Globalization

RegionInfo uses different constructor arguments on WinRT and Windows Phone 8 – in WinRT, you can construct a new RegionInfo object by passing along the two-character ISO country code that you might receive from a marketplace method. This works great particularly when coupled with CurrentApp.

In Windows Phone 8, you’ll get an ArgumentException every time – in WP8 RegionInfo only accepts the culture name itself, i.e. “en-US,” as the constructor argument, not the region name.

GlobalizationPreferences.HomeGeographicRegion does not exist in Windows Phone 8
when try to establish the local time and culture for a user in WinRT, GlobalizationPreferences.HomeGeographicRegion makes this a breeze if you need to account for local time or any other globalization preference. This API does not exist in Windows Phone 8, but because a user can’t change their region settings you just just use RegionInfo.CurrentRegion.

Serialization

DataContractJsonSerializer doesn’t actually respond to EmitTypeInformation flags – one of the lesser-used features of DataContractJsonSerializer is its ability to control whether or not it includes type information in its outbound JSON payloads via the EmitTypeInformation property; this feature is really useful if you’re sending data to an ASP.NET MVC service and want to disable type hints so the model binder doesn’t fail.

Unfortunately, in Windows Phone 8 they never implemented the control flow that responds to this flag, so you get type information always whether you want it or not. Ultimately, we had to parse out type information using a regular expression upon serialization in order to resolve this issue for Windows Phone 8.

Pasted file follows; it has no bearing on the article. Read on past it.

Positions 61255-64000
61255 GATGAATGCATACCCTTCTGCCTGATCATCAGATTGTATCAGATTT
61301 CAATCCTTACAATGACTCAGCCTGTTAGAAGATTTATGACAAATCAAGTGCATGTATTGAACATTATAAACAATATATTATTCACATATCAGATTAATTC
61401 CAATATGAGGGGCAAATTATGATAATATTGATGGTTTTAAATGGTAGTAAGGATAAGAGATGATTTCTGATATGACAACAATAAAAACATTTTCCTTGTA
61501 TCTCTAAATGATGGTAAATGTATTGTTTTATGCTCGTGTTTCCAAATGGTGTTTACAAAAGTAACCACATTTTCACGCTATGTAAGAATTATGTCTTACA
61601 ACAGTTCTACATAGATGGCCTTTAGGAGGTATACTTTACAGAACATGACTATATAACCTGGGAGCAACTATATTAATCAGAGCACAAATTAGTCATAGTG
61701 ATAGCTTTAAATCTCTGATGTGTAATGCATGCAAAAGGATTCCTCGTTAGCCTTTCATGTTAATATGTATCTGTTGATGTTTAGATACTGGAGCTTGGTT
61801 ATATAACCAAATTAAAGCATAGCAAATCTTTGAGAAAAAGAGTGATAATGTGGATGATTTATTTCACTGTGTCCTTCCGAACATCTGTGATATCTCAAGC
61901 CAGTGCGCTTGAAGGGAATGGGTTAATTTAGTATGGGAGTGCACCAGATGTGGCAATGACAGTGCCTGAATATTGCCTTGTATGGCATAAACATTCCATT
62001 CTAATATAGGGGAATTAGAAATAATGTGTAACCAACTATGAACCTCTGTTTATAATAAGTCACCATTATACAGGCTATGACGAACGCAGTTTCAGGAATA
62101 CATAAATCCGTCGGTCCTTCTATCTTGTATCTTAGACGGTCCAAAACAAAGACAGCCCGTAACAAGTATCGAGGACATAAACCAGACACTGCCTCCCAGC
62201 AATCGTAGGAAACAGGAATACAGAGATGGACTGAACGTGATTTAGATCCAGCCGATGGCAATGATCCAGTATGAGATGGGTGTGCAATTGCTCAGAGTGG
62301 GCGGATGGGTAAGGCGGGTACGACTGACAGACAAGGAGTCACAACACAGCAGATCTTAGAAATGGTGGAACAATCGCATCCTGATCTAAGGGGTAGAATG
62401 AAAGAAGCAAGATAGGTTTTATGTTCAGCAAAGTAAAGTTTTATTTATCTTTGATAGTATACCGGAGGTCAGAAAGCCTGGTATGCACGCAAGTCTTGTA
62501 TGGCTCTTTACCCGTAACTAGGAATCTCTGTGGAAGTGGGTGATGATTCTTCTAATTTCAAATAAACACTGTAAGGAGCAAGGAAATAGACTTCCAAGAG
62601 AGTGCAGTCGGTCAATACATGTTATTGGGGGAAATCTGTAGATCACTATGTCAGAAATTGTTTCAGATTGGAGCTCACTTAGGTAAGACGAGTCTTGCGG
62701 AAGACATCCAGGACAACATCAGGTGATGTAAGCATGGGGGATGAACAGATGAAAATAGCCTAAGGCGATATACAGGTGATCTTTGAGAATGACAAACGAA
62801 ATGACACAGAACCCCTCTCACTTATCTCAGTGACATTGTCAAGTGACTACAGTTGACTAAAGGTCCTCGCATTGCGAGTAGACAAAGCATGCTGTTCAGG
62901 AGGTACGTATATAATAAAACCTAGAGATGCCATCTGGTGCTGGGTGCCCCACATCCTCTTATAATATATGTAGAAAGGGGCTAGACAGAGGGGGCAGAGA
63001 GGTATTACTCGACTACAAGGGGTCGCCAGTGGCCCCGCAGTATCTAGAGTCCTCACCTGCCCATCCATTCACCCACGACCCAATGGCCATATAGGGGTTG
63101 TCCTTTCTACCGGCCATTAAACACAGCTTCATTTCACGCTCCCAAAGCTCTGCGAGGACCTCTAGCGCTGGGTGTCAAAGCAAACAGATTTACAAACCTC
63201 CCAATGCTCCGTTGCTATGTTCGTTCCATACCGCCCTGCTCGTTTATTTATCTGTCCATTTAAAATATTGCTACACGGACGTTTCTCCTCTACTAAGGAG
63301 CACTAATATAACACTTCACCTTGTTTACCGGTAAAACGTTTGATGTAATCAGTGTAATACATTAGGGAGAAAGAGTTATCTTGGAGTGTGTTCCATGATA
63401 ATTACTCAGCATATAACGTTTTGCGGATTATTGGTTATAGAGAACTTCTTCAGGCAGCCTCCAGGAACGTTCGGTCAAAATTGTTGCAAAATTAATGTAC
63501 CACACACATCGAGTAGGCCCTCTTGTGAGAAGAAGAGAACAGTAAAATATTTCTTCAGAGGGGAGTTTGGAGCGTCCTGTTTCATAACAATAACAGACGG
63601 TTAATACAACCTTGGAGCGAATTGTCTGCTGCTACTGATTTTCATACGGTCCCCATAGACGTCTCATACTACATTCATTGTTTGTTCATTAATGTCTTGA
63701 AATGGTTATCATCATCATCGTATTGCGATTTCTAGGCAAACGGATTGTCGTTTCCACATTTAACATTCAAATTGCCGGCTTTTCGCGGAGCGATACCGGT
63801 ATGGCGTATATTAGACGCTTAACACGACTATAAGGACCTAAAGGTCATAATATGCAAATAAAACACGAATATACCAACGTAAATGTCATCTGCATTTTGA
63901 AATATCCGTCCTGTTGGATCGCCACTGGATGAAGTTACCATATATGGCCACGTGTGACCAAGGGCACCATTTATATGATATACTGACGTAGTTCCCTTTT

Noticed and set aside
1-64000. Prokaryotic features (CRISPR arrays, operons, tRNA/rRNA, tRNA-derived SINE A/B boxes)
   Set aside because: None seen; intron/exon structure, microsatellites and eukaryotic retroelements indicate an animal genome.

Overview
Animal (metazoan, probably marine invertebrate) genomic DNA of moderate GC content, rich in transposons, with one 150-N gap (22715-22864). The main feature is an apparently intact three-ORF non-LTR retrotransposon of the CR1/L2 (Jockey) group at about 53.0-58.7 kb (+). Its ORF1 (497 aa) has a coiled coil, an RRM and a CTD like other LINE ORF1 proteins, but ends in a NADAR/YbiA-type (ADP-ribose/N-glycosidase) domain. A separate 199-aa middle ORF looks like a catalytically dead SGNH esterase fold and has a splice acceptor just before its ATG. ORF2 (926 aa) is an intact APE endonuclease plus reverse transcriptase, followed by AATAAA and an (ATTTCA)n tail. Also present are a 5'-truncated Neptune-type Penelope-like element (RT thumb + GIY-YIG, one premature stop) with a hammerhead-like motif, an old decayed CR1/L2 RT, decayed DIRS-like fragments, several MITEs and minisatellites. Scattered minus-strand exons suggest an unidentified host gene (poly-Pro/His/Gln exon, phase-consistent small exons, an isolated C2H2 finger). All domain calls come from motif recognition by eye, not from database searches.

We hope this has been information – let us know if you have any feedback in the comments!

Available Now: MarkedUp Analytics for Windows Phone 8

MarkedUp Analytics now available for Windows Phone

Windows Phone 8 support has been a long-requested feature for MarkedUp and it we’re pleased to announce that as of today, June 19th, MarkedUp Analytics fully supports Windows Phone 8!

If you install the latest MarkedUp Analytics SDK for .NET from NuGet, it will automatically work in any Windows Phone 8 application.

Here are some things you need to know about the MarkedUp Analytics SDK for Windows Phone 8:

1. The MarkedUp SDK for Windows Phone is virtually identical to the WinRT SDK for C# / XAML – you can port all of your MarkedUp SDK calls from any XAML-based Windows Store application to a Windows Phone 8 application with no changes. See the updated MarkedUp SDK Reference for more details.

2. The SDK maintains a slim file size (~200kb) so you don’t need to worry about it affecting your app’s download size from the Windows Store.

3. The SDK automatically enables the app capabilities it needs to run during your NuGet installation, so you don’t have to do anything. See the Windows Phone 8 App Requirements for more details.

4. You can now add Windows Phone project types to your MarkedUp dashboard. Click here to add a Windows Phone 8 app to your dashboard right now.

And most of all…

It only takes 3 minutes to install MarkedUp into your Windows Phone app and see live data.